Understanding the inter-kingdom relationship between plants and the microorganisms in the soil is essential for meeting future agricultural challenges in global food security. Plants harness the energy of the sun, assimilate atmospheric carbon dioxide, and chemically transform it into organic substrates. These compounds travel through the plant to its roots where they provide an essential food resource in support of the microcosm below-ground. In turn, many of these microorganisms can have beneficial effects on plant growth. Use of radioisotopes produced at MURR now offers unique opportunities to image this dynamic relationship both within plants and between the microorganisms in soils. By adapting nuclear and optical imaging technologies, MURR researchers are now able to measure microbial assimilation of plant-borne carbon, something that has been lacking to scientists, allowing them to identify conditions that promote optimal plant-microbe symbioses.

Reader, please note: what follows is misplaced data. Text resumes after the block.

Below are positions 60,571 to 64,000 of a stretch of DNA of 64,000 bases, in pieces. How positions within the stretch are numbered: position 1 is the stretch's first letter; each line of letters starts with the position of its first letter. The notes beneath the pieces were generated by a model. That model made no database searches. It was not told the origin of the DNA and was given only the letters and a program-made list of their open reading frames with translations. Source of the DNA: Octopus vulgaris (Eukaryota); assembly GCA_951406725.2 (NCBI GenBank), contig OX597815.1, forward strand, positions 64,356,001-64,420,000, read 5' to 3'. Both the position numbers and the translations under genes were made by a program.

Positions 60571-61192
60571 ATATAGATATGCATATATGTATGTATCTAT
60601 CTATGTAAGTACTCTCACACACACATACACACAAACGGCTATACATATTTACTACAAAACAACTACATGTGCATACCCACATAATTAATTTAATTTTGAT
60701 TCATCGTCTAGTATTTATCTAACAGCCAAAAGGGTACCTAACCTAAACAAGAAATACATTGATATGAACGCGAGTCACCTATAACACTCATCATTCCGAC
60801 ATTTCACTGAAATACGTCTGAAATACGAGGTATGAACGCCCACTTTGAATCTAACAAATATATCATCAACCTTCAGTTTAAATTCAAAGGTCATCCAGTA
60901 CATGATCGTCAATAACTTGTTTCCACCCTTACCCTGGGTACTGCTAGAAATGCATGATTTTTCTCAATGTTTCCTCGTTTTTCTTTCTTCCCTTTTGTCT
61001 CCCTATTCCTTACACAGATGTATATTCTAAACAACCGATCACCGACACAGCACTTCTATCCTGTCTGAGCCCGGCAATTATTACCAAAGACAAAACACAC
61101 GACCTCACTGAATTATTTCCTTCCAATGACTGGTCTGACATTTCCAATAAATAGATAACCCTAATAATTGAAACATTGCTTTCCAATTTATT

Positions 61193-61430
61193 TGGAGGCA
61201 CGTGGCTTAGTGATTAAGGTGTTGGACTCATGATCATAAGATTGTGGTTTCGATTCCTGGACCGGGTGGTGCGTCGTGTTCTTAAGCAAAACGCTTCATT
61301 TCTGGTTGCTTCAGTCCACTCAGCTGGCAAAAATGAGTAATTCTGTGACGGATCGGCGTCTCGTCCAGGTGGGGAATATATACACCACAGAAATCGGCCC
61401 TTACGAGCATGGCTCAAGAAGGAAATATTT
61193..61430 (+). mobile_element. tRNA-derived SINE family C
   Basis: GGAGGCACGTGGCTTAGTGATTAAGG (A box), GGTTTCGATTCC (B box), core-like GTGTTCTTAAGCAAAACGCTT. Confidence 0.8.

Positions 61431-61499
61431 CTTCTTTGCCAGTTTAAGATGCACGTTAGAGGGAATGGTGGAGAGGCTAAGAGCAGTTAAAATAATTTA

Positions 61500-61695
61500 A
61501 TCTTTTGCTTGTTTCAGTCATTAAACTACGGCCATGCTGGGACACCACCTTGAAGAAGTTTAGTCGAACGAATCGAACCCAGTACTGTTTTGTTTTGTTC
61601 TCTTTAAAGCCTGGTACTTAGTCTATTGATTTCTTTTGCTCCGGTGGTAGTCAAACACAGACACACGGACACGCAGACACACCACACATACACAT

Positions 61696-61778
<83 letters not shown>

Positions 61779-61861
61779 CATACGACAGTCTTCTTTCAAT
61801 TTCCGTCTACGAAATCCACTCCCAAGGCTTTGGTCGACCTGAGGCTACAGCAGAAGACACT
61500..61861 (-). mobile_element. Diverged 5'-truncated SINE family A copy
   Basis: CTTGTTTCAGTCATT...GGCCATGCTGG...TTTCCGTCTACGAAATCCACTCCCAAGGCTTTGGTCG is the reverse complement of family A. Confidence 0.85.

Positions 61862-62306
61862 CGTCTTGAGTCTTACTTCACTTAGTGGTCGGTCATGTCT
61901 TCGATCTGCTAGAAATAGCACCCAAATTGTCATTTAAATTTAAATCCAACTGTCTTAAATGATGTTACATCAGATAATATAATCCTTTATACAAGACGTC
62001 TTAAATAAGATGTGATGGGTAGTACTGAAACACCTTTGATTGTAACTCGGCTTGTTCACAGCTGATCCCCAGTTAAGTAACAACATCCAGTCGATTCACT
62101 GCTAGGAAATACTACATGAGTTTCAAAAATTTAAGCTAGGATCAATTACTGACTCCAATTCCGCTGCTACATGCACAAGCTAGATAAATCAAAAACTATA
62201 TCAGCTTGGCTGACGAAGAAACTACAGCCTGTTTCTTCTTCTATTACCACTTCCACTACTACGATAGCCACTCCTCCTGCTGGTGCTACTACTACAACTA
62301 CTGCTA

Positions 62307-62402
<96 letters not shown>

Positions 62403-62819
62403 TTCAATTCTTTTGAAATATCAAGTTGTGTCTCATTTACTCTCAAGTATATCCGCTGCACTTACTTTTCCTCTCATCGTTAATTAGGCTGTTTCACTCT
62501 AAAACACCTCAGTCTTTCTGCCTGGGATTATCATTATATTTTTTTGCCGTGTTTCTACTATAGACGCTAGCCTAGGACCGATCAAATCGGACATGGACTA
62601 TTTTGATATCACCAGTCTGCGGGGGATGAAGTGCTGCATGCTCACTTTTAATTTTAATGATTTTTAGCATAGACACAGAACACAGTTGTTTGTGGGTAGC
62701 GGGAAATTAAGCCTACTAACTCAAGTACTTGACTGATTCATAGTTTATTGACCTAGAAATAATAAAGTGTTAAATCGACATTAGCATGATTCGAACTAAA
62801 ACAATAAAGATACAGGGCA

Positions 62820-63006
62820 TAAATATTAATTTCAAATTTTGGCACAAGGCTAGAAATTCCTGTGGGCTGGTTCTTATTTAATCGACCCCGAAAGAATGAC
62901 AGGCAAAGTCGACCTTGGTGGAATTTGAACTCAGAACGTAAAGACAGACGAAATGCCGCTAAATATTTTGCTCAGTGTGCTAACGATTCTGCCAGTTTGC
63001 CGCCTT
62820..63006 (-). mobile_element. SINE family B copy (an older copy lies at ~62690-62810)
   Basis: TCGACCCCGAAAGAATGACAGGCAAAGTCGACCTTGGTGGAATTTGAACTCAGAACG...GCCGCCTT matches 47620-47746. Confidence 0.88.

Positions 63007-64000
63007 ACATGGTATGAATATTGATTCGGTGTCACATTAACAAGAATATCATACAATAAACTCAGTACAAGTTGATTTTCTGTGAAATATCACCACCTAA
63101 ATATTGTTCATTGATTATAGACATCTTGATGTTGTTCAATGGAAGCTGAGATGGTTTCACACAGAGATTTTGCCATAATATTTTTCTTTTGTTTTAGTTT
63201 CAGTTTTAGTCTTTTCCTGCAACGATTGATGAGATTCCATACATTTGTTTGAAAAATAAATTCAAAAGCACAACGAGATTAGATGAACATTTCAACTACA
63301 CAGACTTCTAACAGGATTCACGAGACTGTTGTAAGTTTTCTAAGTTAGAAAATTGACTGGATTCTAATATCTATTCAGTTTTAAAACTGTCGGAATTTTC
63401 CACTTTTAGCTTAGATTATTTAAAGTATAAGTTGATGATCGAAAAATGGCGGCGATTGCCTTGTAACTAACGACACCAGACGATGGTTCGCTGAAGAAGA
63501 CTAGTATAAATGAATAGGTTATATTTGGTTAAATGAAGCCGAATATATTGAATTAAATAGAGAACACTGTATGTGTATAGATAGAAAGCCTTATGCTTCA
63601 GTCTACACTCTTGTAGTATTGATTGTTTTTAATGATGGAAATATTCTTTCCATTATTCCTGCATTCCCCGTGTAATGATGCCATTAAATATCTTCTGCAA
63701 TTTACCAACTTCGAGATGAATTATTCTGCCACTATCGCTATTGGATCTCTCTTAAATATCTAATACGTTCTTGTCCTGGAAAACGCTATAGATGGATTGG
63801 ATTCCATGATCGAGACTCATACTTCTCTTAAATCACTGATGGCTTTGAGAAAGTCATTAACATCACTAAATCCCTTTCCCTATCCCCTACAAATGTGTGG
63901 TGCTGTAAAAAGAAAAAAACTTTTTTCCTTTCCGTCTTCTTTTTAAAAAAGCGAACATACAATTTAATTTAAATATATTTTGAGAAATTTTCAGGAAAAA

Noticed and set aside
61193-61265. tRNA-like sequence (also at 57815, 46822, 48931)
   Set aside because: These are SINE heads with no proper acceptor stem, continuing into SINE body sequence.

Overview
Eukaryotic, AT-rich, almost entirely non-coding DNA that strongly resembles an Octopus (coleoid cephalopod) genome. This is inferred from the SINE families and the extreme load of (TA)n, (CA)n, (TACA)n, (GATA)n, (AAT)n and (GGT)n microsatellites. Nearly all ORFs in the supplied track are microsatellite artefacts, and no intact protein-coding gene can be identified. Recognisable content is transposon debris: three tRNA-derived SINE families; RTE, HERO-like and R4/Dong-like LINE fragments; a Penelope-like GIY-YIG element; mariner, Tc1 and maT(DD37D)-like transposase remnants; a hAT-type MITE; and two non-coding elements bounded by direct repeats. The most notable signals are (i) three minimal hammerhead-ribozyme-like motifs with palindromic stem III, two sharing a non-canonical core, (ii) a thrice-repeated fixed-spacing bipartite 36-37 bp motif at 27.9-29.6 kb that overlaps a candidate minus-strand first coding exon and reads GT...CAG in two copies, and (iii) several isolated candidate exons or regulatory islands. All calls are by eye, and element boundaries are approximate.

Waller, S.; Wilder, S.L.; Schueller, M.J.; Housh, A.B.; Ferrieri, R.A. Quantifying Plant-Borne Carbon Assimilation by Root-Associating Bacteria. Microorganisms 2020, 8, 700.